Depending on your position in life, the ego has an unhealthy attachment to either the past or the future. For some, the ego obsesses over the “good ol’ days.” You know, the way things used to be. It agonizes over what this world has become and believes restoring the old way or system of doing things would solve our problems. This same group is fearful about the future. It’s unknown, so why take a risk?
But there’s another diversionary tactic the ego uses to avoid the present: idealizing the future. Most people who idealize the future are cynical toward the past. There’s nothing redemptive or useful about what happened “back then.” For this group, the ego has convinced them to hold out for some some future version of life, when things will be better. It embarrasses me to admit this is my story. And it’s both painful and liberating to admit that future life where everything is perfect never comes.
Let me say this: the past, present and future matter. God comes to people in their present situation. He comes to us this way as well, right now. I’m convinced our experience of God is tied to how fully we live in each moment.
At the same time, the past reveals a larger narrative of God’s work and interaction with his creation. Your experience will be limited without knowledge of the past. Your faith will also be limited if you fear the future. God leads people forward, not backward. Those who allow the Spirit to lead know this.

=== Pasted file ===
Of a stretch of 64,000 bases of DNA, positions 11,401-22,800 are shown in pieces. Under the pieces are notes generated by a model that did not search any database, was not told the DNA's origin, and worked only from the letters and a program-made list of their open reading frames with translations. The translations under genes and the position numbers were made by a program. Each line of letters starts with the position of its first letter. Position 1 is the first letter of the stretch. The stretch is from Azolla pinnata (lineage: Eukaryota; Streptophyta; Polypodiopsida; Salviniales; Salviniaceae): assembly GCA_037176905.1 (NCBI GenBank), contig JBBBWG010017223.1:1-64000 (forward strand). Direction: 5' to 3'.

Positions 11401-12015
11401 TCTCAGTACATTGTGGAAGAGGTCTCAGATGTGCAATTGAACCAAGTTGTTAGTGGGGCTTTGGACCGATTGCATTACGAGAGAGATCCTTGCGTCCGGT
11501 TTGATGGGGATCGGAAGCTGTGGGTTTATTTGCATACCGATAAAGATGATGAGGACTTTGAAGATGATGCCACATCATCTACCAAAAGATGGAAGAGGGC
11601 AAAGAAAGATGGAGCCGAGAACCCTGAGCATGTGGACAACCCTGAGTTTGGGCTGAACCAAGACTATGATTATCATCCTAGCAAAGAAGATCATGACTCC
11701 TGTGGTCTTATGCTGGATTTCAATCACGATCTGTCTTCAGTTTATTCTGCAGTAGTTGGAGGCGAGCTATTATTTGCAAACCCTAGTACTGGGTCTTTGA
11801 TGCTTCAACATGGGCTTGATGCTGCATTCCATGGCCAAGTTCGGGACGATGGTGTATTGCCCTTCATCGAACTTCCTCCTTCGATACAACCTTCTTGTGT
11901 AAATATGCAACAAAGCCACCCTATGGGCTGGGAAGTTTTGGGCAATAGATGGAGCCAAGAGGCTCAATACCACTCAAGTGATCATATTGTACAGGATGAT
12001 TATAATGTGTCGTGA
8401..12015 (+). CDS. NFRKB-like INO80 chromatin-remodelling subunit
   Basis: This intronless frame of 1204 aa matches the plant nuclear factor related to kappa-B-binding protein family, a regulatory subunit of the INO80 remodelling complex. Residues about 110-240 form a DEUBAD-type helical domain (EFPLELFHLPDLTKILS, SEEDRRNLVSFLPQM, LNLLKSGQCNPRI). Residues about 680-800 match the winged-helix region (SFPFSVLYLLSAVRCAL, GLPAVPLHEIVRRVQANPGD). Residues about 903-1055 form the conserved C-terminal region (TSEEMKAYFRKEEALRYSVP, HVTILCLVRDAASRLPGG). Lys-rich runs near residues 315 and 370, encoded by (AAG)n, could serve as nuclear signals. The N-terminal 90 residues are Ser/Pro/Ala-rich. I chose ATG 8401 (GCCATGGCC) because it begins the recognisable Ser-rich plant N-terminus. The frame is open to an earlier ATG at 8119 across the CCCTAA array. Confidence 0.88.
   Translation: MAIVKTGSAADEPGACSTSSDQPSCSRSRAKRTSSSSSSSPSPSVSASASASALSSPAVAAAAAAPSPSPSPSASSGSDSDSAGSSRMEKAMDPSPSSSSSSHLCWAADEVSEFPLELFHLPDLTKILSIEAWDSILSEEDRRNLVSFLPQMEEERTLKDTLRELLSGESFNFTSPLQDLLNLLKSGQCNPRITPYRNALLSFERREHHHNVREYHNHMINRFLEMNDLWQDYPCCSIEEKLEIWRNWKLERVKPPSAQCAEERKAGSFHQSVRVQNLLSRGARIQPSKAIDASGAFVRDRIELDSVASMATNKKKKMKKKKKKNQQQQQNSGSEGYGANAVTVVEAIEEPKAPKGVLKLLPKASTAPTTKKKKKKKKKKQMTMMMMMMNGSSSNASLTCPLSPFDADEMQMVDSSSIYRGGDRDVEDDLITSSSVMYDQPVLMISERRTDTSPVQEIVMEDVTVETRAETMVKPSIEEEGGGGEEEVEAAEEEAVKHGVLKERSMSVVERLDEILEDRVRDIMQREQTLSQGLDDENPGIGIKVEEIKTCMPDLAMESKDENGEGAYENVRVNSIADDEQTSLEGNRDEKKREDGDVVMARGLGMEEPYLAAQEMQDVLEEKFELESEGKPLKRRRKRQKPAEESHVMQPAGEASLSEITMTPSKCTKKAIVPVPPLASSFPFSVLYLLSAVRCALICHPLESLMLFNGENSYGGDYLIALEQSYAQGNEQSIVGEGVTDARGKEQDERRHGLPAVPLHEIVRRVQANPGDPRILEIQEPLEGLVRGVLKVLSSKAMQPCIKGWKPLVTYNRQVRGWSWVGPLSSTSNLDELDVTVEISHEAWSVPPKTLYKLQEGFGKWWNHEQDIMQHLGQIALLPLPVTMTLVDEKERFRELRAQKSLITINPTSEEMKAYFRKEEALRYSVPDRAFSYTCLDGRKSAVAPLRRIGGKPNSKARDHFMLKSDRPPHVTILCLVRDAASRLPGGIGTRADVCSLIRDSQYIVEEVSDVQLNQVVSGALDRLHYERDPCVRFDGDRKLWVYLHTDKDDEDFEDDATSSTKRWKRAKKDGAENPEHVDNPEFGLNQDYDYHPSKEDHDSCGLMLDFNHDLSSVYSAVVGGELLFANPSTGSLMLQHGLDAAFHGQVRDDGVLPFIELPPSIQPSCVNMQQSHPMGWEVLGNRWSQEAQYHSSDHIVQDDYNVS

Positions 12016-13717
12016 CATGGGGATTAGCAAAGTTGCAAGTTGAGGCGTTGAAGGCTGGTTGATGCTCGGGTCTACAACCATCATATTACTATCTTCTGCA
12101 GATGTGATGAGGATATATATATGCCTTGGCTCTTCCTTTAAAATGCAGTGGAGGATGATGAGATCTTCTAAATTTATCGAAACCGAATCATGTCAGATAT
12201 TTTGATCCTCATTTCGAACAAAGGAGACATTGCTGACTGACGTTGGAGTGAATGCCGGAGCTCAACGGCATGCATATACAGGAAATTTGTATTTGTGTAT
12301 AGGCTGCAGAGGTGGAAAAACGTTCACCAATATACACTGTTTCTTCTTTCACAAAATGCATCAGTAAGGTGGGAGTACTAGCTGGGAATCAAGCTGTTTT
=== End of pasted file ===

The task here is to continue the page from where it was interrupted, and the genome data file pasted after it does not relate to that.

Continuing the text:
8. The ego seeks immediate gratification and despises anything hard or uncomfortable.
If it’s hard, requires effort or makes you uncomfortable, it’s not worth pursuing. So says the ego, at least. But if you’ve lived for any length of time, you know these situations are unavoidable. Rather than wrestling with discomfort or anxiety, the ego seeks a quick fix.
The ego believes you can experience God without discomfort.
Most Christians like everything about Jesus, except the hard parts. Like losing your friends, being rejected by your own people and, of course, dying on a cross. Again, I’m guilty. I couldn’t imagine loss leading to life. It’s still hard to believe.
In a culture built on power and progress, the ego has plenty of fuel to fan its flame. Could it be our ego insists there’s no meaning in suffering because it knows something exists on the other side, something like God? Could it be that suffering isn’t bad but necessary? For years, American Christians have tried to re-wire the motherboard, believing we can find true love and peace and joy another way. We remain deeply angry, racist and materialistic.